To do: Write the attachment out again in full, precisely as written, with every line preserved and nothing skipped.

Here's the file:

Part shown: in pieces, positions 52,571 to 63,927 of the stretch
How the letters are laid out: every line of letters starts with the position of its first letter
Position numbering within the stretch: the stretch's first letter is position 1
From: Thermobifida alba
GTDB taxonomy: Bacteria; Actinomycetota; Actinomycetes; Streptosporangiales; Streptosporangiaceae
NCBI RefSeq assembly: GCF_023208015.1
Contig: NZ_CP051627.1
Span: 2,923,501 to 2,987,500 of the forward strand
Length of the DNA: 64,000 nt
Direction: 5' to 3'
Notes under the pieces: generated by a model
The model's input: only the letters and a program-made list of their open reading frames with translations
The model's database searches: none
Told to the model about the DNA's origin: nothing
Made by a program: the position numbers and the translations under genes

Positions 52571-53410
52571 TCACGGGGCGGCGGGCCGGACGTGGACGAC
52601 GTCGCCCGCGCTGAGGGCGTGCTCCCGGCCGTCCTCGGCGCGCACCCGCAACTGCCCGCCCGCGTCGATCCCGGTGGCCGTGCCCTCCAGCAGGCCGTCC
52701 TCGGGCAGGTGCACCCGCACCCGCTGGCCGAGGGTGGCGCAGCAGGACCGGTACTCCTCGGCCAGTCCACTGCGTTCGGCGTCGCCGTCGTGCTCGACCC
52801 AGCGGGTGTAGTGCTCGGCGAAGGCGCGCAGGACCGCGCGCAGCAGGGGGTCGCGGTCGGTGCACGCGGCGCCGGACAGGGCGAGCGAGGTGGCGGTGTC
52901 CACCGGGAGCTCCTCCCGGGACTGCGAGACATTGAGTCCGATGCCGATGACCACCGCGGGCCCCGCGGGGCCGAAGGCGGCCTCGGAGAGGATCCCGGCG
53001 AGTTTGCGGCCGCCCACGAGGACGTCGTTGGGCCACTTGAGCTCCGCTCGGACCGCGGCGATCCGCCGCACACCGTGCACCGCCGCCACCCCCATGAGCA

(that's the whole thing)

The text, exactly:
Part shown: in pieces, positions 52,571 to 63,927 of the stretch
How the letters are laid out: every line of letters starts with the position of its first letter
Position numbering within the stretch: the stretch's first letter is position 1
From: Thermobifida alba
GTDB taxonomy: Bacteria; Actinomycetota; Actinomycetes; Streptosporangiales; Streptosporangiaceae
NCBI RefSeq assembly: GCF_023208015.1
Contig: NZ_CP051627.1
Span: 2,923,501 to 2,987,500 of the forward strand
Length of the DNA: 64,000 nt
Direction: 5' to 3'
Notes under the pieces: generated by a model
The model's input: only the letters and a program-made list of their open reading frames with translations
The model's database searches: none
Told to the model about the DNA's origin: nothing
Made by a program: the position numbers and the translations under genes

Positions 52571-53410
52571 TCACGGGGCGGCGGGCCGGACGTGGACGAC
52601 GTCGCCCGCGCTGAGGGCGTGCTCCCGGCCGTCCTCGGCGCGCACCCGCAACTGCCCGCCCGCGTCGATCCCGGTGGCCGTGCCCTCCAGCAGGCCGTCC
52701 TCGGGCAGGTGCACCCGCACCCGCTGGCCGAGGGTGGCGCAGCAGGACCGGTACTCCTCGGCCAGTCCACTGCGTTCGGCGTCGCCGTCGTGCTCGACCC
52801 AGCGGGTGTAGTGCTCGGCGAAGGCGCGCAGGACCGCGCGCAGCAGGGGGTCGCGGTCGGTGCACGCGGCGCCGGACAGGGCGAGCGAGGTGGCGGTGTC
52901 CACCGGGAGCTCCTCCCGGGACTGCGAGACATTGAGTCCGATGCCGATGACCACCGCGGGCCCCGCGGGGCCGAAGGCGGCCTCGGAGAGGATCCCGGCG
53001 AGTTTGCGGCCGCCCACGAGGACGTCGTTGGGCCACTTGAGCTCCGCTCGGACCGCGGCGATCCGCCGCACACCGTGCACCGCCGCCACCCCCATGAGCA